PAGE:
We believe we’ve passed the nadir in China-US relations, though tensions will remain elevated. After years of aggressive trade policy, the US trade deficit continues to reach all-time highs. Rather than a futile focus on trade, we believe the United States would benefit more from domestic reforms, infrastructure investment and advancing digitalization in its economy.
The concept of a world-leading emerging-market company has evolved from an aspiration to a reality over the last decade—a trend reinforced during the pandemic.
Taiwanese and South Korean semiconductor firms dominate the global industry with their strong manufacturing capabilities, especially in cutting-edge semiconductor chips. Moreover, their clout has generated the cash for them to ramp up investments and widen their competitive advantages amid booming demand for chips from high-performance computing, bitcoin, auto, and other businesses. By comparison, Western semiconductor firms have struggled to keep up, whether in innovation or capital expenditure.
South Korean companies have also spearheaded the development of electric vehicle batteries, which have achieved greater penetration worldwide on the back of policy support and technology advancements. In China, biotechnology firms are developing innovative treatments for cancer and other major diseases and have won the confidence of global pharmaceutical groups in licensing these new drugs. India’s internet space, which has been under-represented in stock markets, also offers huge potential, in our view.
Taken together, evidence of emerging market companies scaling the value chain has increased, and we see durable growth characteristics in many of these firms. We expect a rising number of high-quality companies to emerge as various industries continue to develop and consolidate.
From the height of the pandemic through to the current early stage of recovery, our conviction in the growing structural advantages of emerging markets, led by key Asian economies, has only strengthened as the evidence has accumulated. Exemplifying this post COVID-19, China is now on track to become the world’s largest economy before the end of the decade. We believe this trend, which the COVID-19-led divide in performance over the last year reinforced, will continue to have positive implications for portfolio allocations to emerging markets, led by China, for years to come.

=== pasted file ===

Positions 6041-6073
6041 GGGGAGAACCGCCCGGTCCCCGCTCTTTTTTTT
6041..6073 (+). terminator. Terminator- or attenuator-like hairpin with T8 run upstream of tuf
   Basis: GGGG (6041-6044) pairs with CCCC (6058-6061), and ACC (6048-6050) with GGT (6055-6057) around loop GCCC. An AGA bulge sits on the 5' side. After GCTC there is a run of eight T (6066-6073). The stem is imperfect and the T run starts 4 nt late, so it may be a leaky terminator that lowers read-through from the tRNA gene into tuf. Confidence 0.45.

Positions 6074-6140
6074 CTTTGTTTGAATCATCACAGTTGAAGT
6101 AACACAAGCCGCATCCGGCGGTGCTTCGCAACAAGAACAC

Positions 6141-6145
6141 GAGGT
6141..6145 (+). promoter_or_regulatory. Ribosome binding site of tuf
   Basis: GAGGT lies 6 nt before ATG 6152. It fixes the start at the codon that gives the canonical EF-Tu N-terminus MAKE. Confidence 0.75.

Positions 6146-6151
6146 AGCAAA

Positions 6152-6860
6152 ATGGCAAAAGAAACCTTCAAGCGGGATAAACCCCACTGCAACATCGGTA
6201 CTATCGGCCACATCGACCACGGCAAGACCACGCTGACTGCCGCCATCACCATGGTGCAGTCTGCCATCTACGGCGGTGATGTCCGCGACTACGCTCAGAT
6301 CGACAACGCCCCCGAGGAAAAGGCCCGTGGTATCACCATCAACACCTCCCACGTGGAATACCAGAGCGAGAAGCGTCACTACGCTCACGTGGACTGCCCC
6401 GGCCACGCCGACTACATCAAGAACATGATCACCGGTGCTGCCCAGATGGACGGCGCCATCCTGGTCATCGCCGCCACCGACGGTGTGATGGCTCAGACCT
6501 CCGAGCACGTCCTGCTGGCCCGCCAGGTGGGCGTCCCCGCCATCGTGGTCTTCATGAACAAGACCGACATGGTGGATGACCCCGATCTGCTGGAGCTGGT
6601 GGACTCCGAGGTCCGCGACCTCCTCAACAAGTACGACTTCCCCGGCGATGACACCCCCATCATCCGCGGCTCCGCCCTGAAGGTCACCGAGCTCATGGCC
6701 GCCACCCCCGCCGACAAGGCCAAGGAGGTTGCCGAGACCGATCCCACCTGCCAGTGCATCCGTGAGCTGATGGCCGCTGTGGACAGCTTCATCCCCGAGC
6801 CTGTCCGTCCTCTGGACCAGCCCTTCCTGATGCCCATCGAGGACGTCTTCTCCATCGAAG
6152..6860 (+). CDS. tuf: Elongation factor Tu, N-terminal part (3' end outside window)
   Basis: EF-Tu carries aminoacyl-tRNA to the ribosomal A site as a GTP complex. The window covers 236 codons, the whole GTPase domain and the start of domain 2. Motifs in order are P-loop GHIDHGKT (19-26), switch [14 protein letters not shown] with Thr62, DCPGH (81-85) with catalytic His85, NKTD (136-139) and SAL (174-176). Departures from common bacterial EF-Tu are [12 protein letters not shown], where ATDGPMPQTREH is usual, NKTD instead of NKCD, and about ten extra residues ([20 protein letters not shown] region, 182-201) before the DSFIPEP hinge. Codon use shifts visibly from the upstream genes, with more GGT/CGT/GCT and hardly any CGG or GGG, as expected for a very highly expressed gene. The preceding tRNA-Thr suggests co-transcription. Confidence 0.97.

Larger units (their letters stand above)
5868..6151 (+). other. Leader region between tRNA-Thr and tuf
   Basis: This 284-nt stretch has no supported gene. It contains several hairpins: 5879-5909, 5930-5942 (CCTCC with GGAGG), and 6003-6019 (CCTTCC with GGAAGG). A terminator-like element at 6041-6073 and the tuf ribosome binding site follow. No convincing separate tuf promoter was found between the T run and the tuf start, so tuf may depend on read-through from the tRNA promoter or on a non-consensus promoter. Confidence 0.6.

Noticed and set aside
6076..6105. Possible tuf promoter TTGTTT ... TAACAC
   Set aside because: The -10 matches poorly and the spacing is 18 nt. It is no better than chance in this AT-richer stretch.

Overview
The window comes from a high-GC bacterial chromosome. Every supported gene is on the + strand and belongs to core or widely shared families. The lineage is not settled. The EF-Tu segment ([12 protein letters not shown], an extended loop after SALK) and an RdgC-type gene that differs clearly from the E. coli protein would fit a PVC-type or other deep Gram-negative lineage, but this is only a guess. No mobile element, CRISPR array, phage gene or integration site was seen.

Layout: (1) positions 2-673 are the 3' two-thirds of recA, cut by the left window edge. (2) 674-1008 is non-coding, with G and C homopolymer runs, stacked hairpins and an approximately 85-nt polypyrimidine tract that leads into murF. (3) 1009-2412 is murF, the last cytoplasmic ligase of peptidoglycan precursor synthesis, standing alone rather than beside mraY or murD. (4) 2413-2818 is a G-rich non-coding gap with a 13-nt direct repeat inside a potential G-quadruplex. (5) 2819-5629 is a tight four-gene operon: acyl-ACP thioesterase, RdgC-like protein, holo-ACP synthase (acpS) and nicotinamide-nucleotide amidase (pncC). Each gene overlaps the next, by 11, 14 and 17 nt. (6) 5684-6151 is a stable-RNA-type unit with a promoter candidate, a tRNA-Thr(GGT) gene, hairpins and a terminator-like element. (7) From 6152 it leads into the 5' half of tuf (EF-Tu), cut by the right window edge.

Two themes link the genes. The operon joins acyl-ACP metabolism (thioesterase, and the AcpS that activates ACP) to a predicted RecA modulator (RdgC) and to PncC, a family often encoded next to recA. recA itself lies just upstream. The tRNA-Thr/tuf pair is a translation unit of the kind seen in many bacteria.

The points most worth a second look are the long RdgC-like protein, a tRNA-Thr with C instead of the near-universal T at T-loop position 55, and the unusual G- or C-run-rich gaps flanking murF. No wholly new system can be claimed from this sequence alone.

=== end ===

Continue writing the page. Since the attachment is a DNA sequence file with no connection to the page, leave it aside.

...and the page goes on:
What Are the Risks?
All investments involve risks, including the possible loss of principal. The value of investments can go down as well as up, and investors may not get back the full amount invested. Stock prices fluctuate, sometimes rapidly and dramatically, due to factors affecting individual companies, particular industries or sectors, or general market conditions. Special risks are associated with foreign investing, including currency fluctuations, economic instability and political developments. Investments in emerging markets involve heightened risks related to the same factors, in addition to those associated with these markets’ smaller size and lesser liquidity. To the extent a strategy focuses on particular countries, regions, industries, sectors or types of investment from time to time, it may be subject to greater risks of adverse developments in such areas of focus than a strategy that invests in a wider variety of countries, regions, industries, sectors or investments. China may be subject to considerable degrees of economic, political and social instability. Investments in securities of Chinese issuers involve risks that are specific to China, including certain legal, regulatory, political and economic risks.